King Lear runs through October 11. For tickets click here.


Ask Philippa: Off-Season Edition

Philippa Kelly at Blithe Spirit Scoop 2012 by Jay Yamada

Philippa Kelly at the Inside Scoop for BLITHE SPIRIT, July 2012; photo by Jay Yamada.

Philippa Kelly, resident dramaturg for Cal Shakes, invites your questions about our 2013 season, which begins May 29. Subscriptions and FlexPasses on sale now.

Just because the Main Stage season closes, it doesn’t mean we at Cal Shakes are suddenly turned to marble, like Hermione in the fourth play of our 2013 season, A Winter’s Tale. Ask any questions you like and you’ll get an answer promptly. Are you reading the 2013 plays between seasons? Curious as to what we’re planning? Or do you have questions about Shakespeare—what is known about his life and writing process? Ask in the comments and I’ll be sure to respond.


Fare thee well, Cal Shakes!

By Marketing Intern Anna Kritikos

My last day as the Marketing Intern at California Shakespeare Theater is quite nearly here—I leave tomorrow. And I will be sad to go. This summer has been fun, and challenging—a fun challenge, you might say—learning about a whole new company and trying to figure out how I could serve it best as an intern. Nearly all of my time this summer was spent with Cal Shakes: I worked in the office during the weekdays and I was up at the Bruns Amphitheater about three evenings a week, working in the Theater Store. Given this chunky time commitment, it is kind of amazing to me that I never grew tired of Cal Shakes. Not even slightly weary, even though most of what I did this summer was live and breathe Cal Shakes. I was happy to invest so much of my time in this company. I think this is because a) I love theater, and it’s good fun to be around other people who love theater too, and b) because of the energy and passion and friendliness of all of the people who work here. When I told people that I worked in the office for the Marketing Department, they all assumed it was a stuffy, boring work environment. But it is actually a lovely, vibrant office, filled with funny people with buoyant personalities. And not only were they fun people to work with, they are all passionate and talented. So it was a pleasure learning from them and doing tasks for them when I could. And even though they are all so busy, all the time, they always took the time to answer whatever questions I had.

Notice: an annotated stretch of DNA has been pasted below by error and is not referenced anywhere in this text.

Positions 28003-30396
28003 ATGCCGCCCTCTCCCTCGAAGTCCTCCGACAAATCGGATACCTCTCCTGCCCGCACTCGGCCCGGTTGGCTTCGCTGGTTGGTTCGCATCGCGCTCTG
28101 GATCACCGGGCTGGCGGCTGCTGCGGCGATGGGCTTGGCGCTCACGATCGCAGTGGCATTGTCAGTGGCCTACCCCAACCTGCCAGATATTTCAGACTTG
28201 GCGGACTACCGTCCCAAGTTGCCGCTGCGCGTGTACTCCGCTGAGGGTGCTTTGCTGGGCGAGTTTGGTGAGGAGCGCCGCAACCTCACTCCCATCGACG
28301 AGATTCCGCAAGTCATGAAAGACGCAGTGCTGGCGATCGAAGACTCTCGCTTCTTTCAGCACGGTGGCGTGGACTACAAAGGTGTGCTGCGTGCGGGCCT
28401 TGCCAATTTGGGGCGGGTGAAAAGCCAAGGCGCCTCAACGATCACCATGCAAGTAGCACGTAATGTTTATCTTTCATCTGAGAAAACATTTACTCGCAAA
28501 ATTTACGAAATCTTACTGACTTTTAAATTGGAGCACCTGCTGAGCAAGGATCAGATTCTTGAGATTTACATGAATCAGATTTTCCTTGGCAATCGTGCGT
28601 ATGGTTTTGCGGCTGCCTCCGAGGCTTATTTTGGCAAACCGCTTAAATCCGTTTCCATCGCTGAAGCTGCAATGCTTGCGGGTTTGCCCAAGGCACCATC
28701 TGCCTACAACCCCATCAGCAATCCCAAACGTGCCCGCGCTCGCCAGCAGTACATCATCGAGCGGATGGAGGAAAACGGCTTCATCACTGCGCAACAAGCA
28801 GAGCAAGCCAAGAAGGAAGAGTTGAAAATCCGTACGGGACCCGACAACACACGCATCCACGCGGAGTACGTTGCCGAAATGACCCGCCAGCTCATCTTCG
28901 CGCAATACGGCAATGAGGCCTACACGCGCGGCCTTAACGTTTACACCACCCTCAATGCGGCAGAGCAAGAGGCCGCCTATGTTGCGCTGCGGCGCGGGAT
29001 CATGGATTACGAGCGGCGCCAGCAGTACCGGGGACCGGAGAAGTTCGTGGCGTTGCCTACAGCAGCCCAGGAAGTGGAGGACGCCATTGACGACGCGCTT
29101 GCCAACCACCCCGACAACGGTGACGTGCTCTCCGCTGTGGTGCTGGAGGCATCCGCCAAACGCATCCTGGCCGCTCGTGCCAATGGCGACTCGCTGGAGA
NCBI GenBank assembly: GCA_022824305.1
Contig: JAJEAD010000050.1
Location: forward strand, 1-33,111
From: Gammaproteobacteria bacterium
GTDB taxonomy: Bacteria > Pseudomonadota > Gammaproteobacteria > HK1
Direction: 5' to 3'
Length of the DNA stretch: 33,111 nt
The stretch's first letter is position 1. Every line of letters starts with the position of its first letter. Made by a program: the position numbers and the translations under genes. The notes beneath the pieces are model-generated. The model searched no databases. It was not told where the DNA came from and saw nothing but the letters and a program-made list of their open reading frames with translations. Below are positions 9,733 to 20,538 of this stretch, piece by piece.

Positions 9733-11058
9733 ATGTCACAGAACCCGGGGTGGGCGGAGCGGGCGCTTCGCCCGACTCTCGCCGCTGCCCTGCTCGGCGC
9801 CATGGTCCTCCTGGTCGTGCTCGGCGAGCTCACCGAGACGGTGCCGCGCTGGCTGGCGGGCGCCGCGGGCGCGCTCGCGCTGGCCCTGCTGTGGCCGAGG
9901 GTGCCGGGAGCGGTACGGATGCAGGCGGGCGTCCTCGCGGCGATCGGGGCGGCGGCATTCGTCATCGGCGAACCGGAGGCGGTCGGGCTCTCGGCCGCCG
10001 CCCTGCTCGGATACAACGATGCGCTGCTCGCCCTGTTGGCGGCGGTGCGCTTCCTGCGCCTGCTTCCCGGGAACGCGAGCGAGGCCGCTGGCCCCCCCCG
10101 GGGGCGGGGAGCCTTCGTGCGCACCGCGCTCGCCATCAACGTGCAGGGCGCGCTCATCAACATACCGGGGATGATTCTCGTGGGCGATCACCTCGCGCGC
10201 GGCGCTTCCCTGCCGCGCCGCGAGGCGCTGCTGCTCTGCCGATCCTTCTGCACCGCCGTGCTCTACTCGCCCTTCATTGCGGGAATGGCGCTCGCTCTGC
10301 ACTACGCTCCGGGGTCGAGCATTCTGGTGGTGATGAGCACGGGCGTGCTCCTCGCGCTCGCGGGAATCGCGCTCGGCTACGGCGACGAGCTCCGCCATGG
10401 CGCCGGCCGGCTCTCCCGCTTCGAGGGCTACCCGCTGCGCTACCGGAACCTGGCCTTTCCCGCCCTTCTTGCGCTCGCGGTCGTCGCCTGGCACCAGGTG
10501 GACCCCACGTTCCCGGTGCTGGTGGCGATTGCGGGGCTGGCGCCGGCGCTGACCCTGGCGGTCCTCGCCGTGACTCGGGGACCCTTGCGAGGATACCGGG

One thing I really appreciated about my supervisors, Marketing and PR Manager Marilyn Langbehn and Publications Manager Stefanie Kalem, is that they always welcomed me into their various meetings, and filled me in and answered whatever questions I may have had. It was really interesting to hear ideas being expressed and discussed, and then see them cultivated and carried out into tangible products, like with the various social media marketing campaigns and development campaigns.

Having the rehearsal hall a stone’s throw away from the office was also awesome. I was able to watch (and help a bit when I could) the photo shoots for the past three shows, and those were fascinating and a lot of fun. I loved observing the collaboration between the director, the actors, the photographer Kevin Berne, Artistic Director Jon Moscone, and Marilyn. The final product always looked magnificent.

Publicity photo for THE VERONA PROJECT, taken by Kevin Berne. (I was there when this was taken!)

Just being around this office, being a fly on the wall, and doing my intern duties—helping with press releases, research, the organizing of archival lofts and A/V closets, aiding the social marketing campaigns and the Cal Shakes blog and so on, has taught me a lot about marketing and office life in general. At the moment, I feel very satisfied with my stint as an intern, and how I have grown from this experience. Granted, I am no fortune teller, but I’m sure that in the future I will come to realize just how much I’ve learned, as I move onwards and look back on my experience here at ol’ Cal Shakes.